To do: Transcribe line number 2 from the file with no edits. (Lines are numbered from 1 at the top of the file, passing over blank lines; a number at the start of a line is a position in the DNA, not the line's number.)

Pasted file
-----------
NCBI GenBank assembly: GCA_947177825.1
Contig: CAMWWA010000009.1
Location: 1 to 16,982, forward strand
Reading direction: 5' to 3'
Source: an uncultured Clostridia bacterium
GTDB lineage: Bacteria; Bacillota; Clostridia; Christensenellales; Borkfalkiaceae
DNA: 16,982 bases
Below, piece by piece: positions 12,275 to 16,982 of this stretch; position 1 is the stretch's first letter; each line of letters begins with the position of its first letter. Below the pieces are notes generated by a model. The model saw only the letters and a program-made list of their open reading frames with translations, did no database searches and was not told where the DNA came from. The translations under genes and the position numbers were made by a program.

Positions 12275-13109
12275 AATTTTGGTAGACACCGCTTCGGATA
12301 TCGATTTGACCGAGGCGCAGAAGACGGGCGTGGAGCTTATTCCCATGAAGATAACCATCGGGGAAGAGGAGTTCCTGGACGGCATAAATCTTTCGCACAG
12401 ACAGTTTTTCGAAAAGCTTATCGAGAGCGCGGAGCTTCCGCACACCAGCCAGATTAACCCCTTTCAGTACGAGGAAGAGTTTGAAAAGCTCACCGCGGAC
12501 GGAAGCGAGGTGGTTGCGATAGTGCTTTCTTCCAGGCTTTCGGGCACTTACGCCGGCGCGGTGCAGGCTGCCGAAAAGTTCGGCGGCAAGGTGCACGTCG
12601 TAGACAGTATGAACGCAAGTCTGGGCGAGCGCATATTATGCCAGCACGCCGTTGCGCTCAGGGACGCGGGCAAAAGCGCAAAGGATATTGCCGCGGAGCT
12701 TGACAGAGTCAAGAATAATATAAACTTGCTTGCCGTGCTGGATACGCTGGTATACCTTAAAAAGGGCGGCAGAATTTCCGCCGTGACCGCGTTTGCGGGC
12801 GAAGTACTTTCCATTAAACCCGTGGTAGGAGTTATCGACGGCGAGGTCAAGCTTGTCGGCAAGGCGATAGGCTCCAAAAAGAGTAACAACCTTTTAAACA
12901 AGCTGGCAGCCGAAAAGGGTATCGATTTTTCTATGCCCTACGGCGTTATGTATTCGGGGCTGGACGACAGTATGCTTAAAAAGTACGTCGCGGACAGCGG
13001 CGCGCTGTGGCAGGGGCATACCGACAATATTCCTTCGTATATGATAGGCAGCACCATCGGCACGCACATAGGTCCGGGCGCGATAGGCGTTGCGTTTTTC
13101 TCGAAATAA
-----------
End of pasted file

Contig: CAMWWA010000009.1